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IN RE: Michael A. RUIZ a/k/a/ Michael Ruiz (2019)

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United States Court of Appeals, Third Circuit.

IN RE: Michael A. RUIZ a/k/a/ Michael Ruiz, a/k/a Miguel A. Ruiz d/b/a Lake Erie Podiatry, LLC, Debtor Tammy Yori, Appellant

No. 19-1090

Decided: July 23, 2019

Before: MCKEE, SHWARTZ, and BIBAS, Circuit Judges Tammy Yori, Pro Se Owen W. Katz, Esq., Ronda J. Winnecour, Esq., Office of Chapter 13 Trustee, Pittsburgh, PA, for Defendant - Appellee


Tammy Yori appeals from the order of the District Court dismissing her bankruptcy appeal for failure to file a brief. We will affirm.


Yori has frequently and largely unsuccessfully litigated claims against her former husband Michael Ruiz (and against judges and others involved in that litigation) pro se in state and federal court. See, e.g., Yori v. Domitrovich, 654 F. App'x 52, 53-54 (3d Cir. 2016) (not precedential) (per curiam) (affirming dismissal of a complaint).

This appeal arises from Ruiz’s Chapter 13 bankruptcy. In 2015, Yori filed a claim in that proceeding. She sought an unspecified amount for alleged improprieties during a state-court mortgage foreclosure action against the couples’ former home and for spousal support. The Bankruptcy Court already had addressed those matters.1 Ruiz objected to Yori’s claim on the grounds, inter alia, that it was almost two years late and did not set forth any discernible claim against the estate. Yori did not respond, and the Bankruptcy Court sustained the objection and disallowed her claim.

Ruiz ultimately completed his obligations under his Chapter 13 plan, and the Trustee filed a motion for approval of report and disbursements. Yori objected, so the Bankruptcy Court scheduled a hearing for April 3, 2018. During that almost two-hour hearing, the Bankruptcy Court allowed Yori to speak at great length. The Bankruptcy Court then granted the Trustee’s motion and granted Ruiz a discharge. The Bankruptcy Court later entered a final decree closing the bankruptcy. Yori filed a “motion for reconsideration or appeal.” The Bankruptcy Court treated it as a notice of appeal but also explained that reconsideration was not warranted.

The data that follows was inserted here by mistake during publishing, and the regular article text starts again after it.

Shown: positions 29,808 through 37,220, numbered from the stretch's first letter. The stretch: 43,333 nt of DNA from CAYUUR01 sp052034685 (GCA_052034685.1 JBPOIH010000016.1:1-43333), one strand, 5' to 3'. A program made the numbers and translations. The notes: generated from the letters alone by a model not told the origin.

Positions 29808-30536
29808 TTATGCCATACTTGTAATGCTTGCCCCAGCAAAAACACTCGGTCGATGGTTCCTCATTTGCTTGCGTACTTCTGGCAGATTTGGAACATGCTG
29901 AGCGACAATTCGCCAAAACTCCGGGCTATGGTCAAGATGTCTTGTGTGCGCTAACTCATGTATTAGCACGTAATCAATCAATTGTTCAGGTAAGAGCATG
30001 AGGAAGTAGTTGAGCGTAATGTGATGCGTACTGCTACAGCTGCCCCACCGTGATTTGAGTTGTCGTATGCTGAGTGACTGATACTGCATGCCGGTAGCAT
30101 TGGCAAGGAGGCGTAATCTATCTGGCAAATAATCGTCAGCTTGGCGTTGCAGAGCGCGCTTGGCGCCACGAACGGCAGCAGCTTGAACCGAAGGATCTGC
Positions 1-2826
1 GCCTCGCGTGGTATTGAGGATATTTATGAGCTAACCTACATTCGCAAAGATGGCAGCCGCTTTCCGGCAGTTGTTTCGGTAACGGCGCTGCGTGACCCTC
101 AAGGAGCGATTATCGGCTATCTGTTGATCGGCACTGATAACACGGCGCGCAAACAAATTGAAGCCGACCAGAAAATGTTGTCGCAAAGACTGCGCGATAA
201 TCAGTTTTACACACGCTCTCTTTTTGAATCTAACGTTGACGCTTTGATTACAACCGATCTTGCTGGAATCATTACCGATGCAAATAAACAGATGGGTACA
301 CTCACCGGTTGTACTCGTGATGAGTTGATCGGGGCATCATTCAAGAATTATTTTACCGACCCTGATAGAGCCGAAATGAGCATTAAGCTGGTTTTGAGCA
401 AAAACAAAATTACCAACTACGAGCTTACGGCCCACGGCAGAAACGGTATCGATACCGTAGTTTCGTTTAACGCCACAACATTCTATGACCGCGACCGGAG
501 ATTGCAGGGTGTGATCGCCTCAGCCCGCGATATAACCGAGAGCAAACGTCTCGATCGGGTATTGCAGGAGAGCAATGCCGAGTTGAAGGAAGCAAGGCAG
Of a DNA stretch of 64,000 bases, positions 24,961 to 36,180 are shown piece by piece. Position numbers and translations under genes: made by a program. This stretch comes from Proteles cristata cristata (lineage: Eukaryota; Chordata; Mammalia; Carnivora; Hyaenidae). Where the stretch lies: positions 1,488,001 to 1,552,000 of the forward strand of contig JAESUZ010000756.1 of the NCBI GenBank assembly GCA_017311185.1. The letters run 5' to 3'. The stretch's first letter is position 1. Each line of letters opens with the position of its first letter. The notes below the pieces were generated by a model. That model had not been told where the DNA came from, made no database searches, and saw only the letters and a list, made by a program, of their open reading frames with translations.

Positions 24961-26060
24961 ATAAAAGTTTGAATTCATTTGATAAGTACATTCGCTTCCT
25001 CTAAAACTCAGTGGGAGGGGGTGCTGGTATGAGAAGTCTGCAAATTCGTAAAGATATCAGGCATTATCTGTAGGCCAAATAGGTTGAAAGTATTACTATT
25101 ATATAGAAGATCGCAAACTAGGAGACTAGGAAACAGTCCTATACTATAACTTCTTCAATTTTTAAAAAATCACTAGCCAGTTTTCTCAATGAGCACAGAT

Yori’s appeal was docketed with the District Court on June 18, 2018, and her brief was due by July 18, 2018. See Fed. R. Bankr. P. 8018(a)(1). On that date, Yori filed a document titled “motion of specific orders” in which she requested various forms of relief. The District Court denied them but sua sponte granted Yori an extension until July 30 to file her brief. The District Court also advised her that no further extensions would be granted. Yori appealed that order to this Court, and we dismissed her appeal because the order was not immediately appealable. (C.A. No. 18-2680, Dec. 4, 2018.)2

Meanwhile, Yori did not file her brief by July 30. Thus, about a month later, the District Court ordered her to show cause why it should not dismiss her appeal. Yori filed a response in which she did not address her failure to file a brief 3 or provide any indication that she intended to file one in the future. Instead, she accused the District Judge of bias, requested his recusal, and recited a litany of allegations that were not relevant to any issue potentially before the District Court.

After reassignment of the matter to a different District Judge, the District Court dismissed Yori’s appeal pursuant to Fed. R. Bankr. P. 8018(a)(4) for failure to file a brief. In doing so, the District Court considered the factors set forth in Poulis v. State Farm Fire & Casualty Co., 747 F.2d 863, 868-70 (3d Cir. 1984), and it concluded that all of them weighed in favor of dismissal. Among other things, the District Court considered the possibility of lesser sanctions but concluded that, in the context of a bankruptcy appeal by an indigent pro se litigant, the only effective sanction was dismissal. The District Court also concluded that nothing in Yori’s submissions suggested that her appeal had any merit. As the District Court explained, “[n]owhere in her various submissions does Yori squarely identify, much less address, the specific bankruptcy issues that she is appealing, nor does she identify ․ the parts of the record that support her position[.]” (ECF No. 15 at 7-8.) Yori now appeals to us.4


We will affirm. Having carefully reviewed the record, we cannot say that the District Court abused its discretion for the reasons that it thoroughly explained. Even if there were room to analyze some of the Poulis factors somewhat differently, not all of them need weigh against a litigant to warrant dismissal, see Hildebrand v. Allegheny County, 923 F.3d 128, 132 (3d Cir. 2019), and we ultimately cannot say that the District Court abused its discretion under the circumstances presented here.